Printed Electronics for Healthcare, Cosmetics and Pharmaceuticals 2014-2024

February 3, 2014

LONDON, Feb. 3, 2014 /PRNewswire/ — Reportbuyer.com just published a new market research report:

Printed Electronics for Healthcare, Cosmetics and Pharmaceuticals 2014-2024

Printed electronics for healthcare and beauty encompasses stretchable, flexible, conformal and sometimes biodegradable electronics and electrics. It is very thin and lightweight, even in hybrid constructions that, for now, incorporate conventional integrated circuits (IC), light emitting diodes (LED) and other chips in a partly printed device in order to perform functions not yet possible with entirely printed surfaces. Saving up to 40% of cost, space and weight and making new things possible are typical achievements. This is the only up to date, comprehensive report on this rapidly emerging technology and covers; electronic medical implants, patches, disposables, and drug and cosmetic dispensing: stretchable, flexible, wide area, low cost, disposable electronics. It looks at how technologies such as NFC are impacting healthcare provision.

New Enabling Technology – but what are the real opportunities vs hype?

Printed and potentially printed thin film electronics provides many benefits in healthcare and beauty including low cost in many cases, even to the point of disposability, and greatly enhanced functionality in other cases. Frequently, it makes new things possible. It does this in two ways. It is the basis of totally new components relying on new physical principles, examples including metamaterials and memristors. Secondly it makes possible the creation of new devices such as self-powered implants that never need a battery to be replaced. Battery replacement by surgical procedure causes up to 3% of fatalities.

All this addresses the modern needs of healthcare in the private house and on-the-go and more effective, affordable healthcare and beauty products that are easier to use, unobtrusive, greener, automatic and safer. The greying of the population and lack of staff and facilities for conventional healthcare are addressed.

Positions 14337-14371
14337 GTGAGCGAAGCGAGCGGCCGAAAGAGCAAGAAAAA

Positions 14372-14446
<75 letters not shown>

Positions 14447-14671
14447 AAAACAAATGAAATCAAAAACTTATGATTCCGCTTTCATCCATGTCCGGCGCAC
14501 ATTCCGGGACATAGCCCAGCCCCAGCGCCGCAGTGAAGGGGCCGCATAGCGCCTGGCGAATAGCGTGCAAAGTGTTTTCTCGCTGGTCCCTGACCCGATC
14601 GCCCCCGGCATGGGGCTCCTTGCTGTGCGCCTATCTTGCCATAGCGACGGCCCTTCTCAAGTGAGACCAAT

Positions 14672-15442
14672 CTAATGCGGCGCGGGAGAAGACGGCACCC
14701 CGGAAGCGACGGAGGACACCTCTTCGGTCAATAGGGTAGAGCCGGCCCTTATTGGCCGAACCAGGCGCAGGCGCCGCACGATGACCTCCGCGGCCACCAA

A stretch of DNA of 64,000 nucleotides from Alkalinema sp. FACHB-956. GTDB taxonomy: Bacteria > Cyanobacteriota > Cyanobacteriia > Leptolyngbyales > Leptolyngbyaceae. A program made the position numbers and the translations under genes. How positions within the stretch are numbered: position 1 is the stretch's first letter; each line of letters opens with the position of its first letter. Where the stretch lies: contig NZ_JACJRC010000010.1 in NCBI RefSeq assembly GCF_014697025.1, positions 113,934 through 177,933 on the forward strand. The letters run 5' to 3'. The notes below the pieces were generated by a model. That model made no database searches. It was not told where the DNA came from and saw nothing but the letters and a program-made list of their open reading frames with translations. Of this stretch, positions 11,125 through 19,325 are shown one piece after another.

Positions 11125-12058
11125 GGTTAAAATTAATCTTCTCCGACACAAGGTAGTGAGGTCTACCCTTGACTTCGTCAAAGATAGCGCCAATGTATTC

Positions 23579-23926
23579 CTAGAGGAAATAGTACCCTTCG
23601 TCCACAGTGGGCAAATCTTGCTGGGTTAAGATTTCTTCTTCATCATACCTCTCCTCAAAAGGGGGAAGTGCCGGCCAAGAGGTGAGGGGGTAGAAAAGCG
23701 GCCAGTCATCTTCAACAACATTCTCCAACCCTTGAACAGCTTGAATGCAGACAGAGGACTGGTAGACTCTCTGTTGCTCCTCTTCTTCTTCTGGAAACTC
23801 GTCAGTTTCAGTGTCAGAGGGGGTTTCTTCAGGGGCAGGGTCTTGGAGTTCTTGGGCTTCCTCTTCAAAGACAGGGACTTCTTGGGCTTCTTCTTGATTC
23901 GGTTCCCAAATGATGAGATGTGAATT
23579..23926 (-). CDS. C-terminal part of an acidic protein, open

This new technology takes an increasing variety of forms from implants to smart skin patches, radio frequency identification (RFID) and smart packaging. The human interface is improved with sound, moving images, light emitting graphics and so on. Other functions achieved are as widely different as automatic drug delivery and anticounterfeiting. Multiple benefits are commonplace. In a drug trial, recording which pill was removed, when, and plotting this helps patients to do better – get well sooner – and reduces the amount of corrupt data.

Printed electronics is therefore helping to prevent sickness and reduce errors, drive down costs and crime and improve product performance. For the user, it makes life easier, safer and more enjoyable. To the supplier, it is an opportunity to finally nail supply chain inefficiencies to increase market share and profit. Sometimes, it can justify premium pricing and reinvigorate brands, partly with packaging that becomes part of the product in a more meaningful way and with much more sophisticated, relevant electronic rewards incorporated. On the other hand, a niche product such as a medical instrument can become a volume product usable by almost anyone.

This profusely illustrated report takes a very broad view of the subject so the reader does not miss commercial opportunities because of the relatively narrow focus of the research community. Tables and charts compare the technical, market and other options, navigate the jargon and reveal trends. Leveraging the large IDTechEx database on the subject, its coverage in relevant IDTechEx events and a wide range of personal contacts reinforced by intensive travel, the subject is brought alive without equations or obscure science but with the fruits of research by the highly qualified and experienced IDTechEx team.

Main areas the report covers